Major print publications relied heavily on the use of raw numbers when reporting economic issues, but these discussions of spending, deficit and revenue levels that rely solely on abstract and sensational numerical figures obscure otherwise important information.
A Media Matters analysis found since the beginning of 2013 three major publications -- The Wall Street Journal, The New York Times, and The Washington Post -- provided a majority of their coverage of the national budget (including figures on debt, deficits, spending, and revenue) without adequate context.
Reports highlighting gross spending, deficit, and revenue levels consistently failed to include relevant data such as the size of items relative to total federal spending or to GDP. Reports also consistently failed to put data into context with year-to-year comparisons.
For example, the newspapers' coverage of the national debt regularly failed to include the size of the debt relative to GDP, when doing so would have revealed that the United States does not carry extraordinary debt levels when compared to other developed nations. Discussions of the annual budget deficit regularly overlooked the fact that deficits have declined by more than half since peaking in FY 2009.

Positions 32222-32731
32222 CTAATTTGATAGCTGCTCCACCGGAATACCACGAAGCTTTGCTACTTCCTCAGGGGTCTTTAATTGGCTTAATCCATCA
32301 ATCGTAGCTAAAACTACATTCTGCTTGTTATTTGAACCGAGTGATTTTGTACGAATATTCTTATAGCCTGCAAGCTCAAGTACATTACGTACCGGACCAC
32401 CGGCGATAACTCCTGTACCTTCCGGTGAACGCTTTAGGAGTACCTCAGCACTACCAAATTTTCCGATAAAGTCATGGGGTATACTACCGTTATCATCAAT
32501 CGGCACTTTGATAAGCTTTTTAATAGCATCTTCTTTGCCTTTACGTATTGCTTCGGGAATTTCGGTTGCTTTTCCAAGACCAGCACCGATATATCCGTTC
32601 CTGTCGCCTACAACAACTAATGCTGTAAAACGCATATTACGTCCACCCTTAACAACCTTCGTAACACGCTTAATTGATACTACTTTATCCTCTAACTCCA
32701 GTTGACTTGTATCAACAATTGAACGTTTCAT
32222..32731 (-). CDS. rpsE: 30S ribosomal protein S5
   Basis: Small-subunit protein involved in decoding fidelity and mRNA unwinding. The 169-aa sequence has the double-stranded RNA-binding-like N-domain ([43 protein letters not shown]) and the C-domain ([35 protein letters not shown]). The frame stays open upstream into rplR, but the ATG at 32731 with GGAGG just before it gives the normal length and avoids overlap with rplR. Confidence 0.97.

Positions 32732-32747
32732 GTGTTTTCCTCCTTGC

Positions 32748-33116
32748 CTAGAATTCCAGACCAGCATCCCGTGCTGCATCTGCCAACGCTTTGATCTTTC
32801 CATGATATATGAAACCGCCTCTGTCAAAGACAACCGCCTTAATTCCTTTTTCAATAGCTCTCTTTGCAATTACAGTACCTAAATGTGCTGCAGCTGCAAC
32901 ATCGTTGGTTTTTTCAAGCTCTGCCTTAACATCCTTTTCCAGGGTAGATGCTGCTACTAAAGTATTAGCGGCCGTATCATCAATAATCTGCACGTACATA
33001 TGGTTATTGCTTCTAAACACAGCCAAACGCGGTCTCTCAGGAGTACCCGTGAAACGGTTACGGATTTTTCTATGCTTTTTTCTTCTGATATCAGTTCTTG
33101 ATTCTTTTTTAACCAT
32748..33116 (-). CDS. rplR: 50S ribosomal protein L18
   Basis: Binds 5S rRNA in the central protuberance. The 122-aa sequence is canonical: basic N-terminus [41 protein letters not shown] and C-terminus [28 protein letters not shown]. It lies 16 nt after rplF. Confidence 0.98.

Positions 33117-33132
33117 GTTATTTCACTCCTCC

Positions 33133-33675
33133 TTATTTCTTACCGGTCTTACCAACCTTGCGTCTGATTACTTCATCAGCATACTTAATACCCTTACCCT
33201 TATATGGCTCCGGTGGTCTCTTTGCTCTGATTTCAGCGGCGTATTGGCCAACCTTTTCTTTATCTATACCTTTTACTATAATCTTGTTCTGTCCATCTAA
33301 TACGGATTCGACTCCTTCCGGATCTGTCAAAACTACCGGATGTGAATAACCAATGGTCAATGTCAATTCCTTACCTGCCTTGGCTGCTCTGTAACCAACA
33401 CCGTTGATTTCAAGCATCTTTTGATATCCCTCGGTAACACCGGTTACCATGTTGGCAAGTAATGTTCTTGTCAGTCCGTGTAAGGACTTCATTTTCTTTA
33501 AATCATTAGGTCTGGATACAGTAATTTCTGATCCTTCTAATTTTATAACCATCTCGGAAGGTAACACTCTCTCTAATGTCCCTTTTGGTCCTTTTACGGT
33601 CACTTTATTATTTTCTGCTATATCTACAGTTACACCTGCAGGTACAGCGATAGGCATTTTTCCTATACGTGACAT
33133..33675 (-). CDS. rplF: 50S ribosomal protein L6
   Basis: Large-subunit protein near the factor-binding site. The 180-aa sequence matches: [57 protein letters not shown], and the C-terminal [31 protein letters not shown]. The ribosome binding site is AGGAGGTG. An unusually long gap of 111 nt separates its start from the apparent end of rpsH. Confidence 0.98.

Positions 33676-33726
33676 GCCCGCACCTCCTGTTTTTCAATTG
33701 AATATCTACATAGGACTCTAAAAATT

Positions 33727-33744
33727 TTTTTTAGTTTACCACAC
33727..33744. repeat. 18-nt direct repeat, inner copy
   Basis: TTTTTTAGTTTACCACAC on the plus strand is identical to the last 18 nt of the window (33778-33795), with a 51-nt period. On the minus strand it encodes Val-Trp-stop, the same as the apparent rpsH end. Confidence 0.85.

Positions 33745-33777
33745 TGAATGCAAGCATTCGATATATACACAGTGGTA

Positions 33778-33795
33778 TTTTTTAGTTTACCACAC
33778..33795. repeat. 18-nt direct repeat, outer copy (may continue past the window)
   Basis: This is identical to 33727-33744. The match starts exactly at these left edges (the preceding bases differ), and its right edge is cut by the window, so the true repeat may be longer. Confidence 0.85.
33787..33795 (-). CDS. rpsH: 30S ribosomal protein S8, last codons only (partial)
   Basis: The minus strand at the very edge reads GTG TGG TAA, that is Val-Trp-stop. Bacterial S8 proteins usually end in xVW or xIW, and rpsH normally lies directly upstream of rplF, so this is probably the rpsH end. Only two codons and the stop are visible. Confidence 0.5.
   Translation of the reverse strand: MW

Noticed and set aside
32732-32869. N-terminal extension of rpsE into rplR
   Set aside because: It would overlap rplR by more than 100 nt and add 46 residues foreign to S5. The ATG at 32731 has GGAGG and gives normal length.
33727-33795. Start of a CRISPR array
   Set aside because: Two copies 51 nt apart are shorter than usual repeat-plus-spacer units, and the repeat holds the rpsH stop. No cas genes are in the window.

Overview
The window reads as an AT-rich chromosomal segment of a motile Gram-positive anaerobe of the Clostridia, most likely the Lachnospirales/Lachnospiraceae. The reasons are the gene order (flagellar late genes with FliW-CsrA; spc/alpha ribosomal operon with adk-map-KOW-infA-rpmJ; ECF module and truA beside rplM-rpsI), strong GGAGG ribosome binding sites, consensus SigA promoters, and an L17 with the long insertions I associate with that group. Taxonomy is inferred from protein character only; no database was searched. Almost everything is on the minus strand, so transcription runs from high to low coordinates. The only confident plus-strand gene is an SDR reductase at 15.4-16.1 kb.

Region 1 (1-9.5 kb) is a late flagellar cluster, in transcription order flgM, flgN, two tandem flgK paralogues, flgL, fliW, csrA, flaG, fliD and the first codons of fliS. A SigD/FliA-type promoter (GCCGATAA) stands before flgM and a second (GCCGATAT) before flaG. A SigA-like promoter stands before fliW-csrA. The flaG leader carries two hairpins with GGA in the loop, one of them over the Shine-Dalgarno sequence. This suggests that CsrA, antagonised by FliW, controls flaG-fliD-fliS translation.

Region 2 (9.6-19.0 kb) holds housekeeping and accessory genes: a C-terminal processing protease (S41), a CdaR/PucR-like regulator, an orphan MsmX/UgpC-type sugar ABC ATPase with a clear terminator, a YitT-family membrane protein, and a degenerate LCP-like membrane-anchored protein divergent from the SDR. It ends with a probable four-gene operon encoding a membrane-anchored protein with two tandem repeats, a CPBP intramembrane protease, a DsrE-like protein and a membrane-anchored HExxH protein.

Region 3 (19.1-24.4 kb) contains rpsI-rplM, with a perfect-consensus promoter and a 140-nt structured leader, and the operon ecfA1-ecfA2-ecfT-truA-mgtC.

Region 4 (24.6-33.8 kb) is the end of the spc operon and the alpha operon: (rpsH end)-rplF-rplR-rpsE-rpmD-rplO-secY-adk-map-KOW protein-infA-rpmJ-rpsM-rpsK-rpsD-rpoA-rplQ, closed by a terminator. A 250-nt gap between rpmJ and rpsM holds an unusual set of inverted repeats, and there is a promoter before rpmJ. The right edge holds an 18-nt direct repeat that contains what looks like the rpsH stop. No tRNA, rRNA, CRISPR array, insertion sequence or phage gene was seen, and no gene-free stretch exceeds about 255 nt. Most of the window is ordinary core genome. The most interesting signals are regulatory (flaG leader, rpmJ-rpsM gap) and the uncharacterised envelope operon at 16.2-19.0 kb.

Many economists have noted that the media's reliance on enormous and abstract figures in economic reporting is little more than a scare tactic intended to drum up fears about the deficit. Dean Baker of the Center for Economic and Policy Research noted that the reliance on raw numbers also increases the likelihood that outlets will misreport information.
Opting to report national budget news in this way contributes to a general public misconception of debt, deficits, and the size and expense of spending programs. A Bloomberg News poll from February 2013 found that just 4 percent of Americans knew that the budget deficit was in decline. The same poll also revealed 34 percent of Americans believe the government spends between 2 and 20 percent of its budget on foreign aid, while another 31 percent believe foreign aid accounts for more than 20 percent of the budget. In fact, foreign aid and relief accounts for just 1 percent of the federal budget and has been in decline relative to overall spending for more than four decades.
This is not the first instance of media overreliance on inflated figures. Media Matters uncovered similar tactics employed by Fox News as it attempted to undermine Social Security and Medicare with the fear of "unfunded liabilities".